Ethereum smart contracts – ICO example (part 2)

Gabriel Pineiro
2018-10-02T20:30:04-03:00By |
September 6, 2017

ICO smart contract

ERC20 standard

You can read the part 1 here

In part one of this series, we drafted a very simple ICO smart contract for a “basecoinit” token. I finalized that post saying that in part 2, we would continue with the evolution of the smart contract into something ERC20 compliant, and enhanced security. So here we go.

ERC20 stands for “Ethereum request for comment #20”, and was born in GitHub forums where Ethereum developers and users discussed various proposals and options for a common interfaces for contracts. Why? Because that enables to do cool things like a wallet that can handle any ERC20-compatible token without needing to create a special update to support it, etc.

The ERC20 interface code is fairly simple:

interface IStandardToken {
    function totalSupply() constant returns (uint totalSupply);
    function balanceOf(address _owner) constant returns (uint balance);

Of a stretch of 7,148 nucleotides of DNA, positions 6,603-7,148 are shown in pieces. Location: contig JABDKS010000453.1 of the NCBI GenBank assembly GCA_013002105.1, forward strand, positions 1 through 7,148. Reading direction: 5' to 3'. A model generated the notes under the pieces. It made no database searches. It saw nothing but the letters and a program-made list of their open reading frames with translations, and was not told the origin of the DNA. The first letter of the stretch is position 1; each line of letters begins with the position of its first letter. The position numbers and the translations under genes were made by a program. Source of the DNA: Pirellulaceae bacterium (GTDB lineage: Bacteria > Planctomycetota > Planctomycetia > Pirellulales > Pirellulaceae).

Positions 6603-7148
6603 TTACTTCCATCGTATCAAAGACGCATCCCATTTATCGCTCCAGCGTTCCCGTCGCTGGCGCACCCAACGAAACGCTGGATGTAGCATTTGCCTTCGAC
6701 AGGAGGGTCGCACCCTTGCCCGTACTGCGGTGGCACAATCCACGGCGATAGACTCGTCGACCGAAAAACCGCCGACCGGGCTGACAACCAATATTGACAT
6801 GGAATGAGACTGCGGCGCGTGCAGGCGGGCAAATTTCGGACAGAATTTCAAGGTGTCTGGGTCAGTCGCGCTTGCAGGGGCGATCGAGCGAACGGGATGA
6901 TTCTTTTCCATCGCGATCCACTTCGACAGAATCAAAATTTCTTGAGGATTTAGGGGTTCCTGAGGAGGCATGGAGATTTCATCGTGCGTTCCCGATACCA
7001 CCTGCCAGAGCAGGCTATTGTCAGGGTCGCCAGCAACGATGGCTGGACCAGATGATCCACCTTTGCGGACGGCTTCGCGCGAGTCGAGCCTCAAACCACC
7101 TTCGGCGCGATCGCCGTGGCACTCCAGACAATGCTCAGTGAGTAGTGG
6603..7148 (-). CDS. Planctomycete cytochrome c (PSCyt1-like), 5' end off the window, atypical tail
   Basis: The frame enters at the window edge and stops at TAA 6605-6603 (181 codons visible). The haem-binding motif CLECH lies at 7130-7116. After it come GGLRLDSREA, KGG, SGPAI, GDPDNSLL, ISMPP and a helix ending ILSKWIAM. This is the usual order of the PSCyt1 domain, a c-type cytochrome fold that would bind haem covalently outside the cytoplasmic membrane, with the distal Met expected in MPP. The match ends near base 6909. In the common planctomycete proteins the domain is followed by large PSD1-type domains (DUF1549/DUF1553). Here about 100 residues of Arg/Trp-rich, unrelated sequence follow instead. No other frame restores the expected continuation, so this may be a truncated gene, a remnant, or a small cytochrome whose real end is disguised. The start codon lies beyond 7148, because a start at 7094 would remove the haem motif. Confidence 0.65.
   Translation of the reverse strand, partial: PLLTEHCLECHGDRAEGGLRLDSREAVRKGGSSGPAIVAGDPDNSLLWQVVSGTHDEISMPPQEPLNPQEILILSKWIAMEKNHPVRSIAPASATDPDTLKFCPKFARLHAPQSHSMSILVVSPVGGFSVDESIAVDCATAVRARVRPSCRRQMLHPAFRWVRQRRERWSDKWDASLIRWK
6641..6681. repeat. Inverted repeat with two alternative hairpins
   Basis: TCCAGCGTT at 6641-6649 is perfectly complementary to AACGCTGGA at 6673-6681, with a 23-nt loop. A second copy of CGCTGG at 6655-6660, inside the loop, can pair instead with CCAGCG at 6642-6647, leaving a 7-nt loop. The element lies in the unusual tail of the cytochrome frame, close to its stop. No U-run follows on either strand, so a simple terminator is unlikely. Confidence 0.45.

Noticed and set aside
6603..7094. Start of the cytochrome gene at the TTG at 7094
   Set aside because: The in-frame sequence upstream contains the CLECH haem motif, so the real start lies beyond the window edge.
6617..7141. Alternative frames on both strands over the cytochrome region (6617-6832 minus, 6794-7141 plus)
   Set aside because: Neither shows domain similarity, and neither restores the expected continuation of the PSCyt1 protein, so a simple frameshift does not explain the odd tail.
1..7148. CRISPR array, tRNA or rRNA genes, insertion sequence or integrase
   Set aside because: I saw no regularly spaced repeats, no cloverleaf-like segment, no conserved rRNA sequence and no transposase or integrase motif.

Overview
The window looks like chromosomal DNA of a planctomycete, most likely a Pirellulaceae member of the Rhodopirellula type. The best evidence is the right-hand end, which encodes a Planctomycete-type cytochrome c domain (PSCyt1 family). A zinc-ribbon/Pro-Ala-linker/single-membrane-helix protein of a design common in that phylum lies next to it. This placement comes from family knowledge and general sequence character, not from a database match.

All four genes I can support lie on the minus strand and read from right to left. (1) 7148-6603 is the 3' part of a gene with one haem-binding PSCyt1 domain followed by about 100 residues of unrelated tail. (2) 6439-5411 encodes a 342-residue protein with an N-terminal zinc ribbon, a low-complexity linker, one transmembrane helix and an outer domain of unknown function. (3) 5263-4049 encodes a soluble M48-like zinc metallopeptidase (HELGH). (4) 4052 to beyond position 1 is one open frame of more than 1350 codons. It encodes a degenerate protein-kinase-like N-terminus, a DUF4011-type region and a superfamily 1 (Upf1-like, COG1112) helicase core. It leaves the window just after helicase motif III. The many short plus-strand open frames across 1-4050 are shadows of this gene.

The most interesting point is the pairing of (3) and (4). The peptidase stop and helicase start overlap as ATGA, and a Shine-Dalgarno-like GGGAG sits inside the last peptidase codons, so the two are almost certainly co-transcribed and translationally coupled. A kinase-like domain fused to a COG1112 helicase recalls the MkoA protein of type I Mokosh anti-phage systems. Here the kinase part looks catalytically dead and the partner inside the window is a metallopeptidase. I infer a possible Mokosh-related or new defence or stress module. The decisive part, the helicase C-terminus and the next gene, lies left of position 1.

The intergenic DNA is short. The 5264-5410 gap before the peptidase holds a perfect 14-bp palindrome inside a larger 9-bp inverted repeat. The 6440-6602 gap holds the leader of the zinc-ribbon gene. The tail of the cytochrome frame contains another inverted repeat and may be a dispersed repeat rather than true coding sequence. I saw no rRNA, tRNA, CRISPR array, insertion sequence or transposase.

function transfer(address _to, uint _value) returns (bool success);
    function transferFrom(address _from, address _to, uint _value) returns (bool success);
    function approve(address _spender, uint _value) returns (bool success);
    function allowance(address _owner, address _spender) constant returns (uint remaining);
    event Transfer(address indexed _from, address indexed _to, uint _value);
    event Approval(address indexed _owner, address indexed _spender, uint _value);

What each of this functions do is self-explanatory, but let do a quick review:

  • totalSupply() returns the fixed supply of our tokens
  • balanceOf() returns the balance for a specific address
  • transfer() transfers from the address of the sender of the transaction to specified address
  • transferFrom() transfers from the specified origin address to the destination address
  • approve() the sender of the transaction approves the specified address, to spend tokens on his behalf
  • allowance() returns how many tokens are approved for an address to handle in behalf of another address

And then comes the Events. Events are basically logs in the Ethereum transaction. As you probably already guessed, Transfer() logs the transfer information, and Approval() logs the approve() information.


We are going to focus on one, of many, aspects of security in a smart contract: math. Ethereum Virtual Machine (EVM) is susceptible to overflows and memory offsets. So poor handled math can lead to an “Integer overflow” attack. To avoid that risk, we are going to implement SafeMath library in our contract.

You can check the result in our GitHub

In the next post, I’m going to merge the first Basecoinit contract with this ERC20 safe one, so you can see how the final result looks.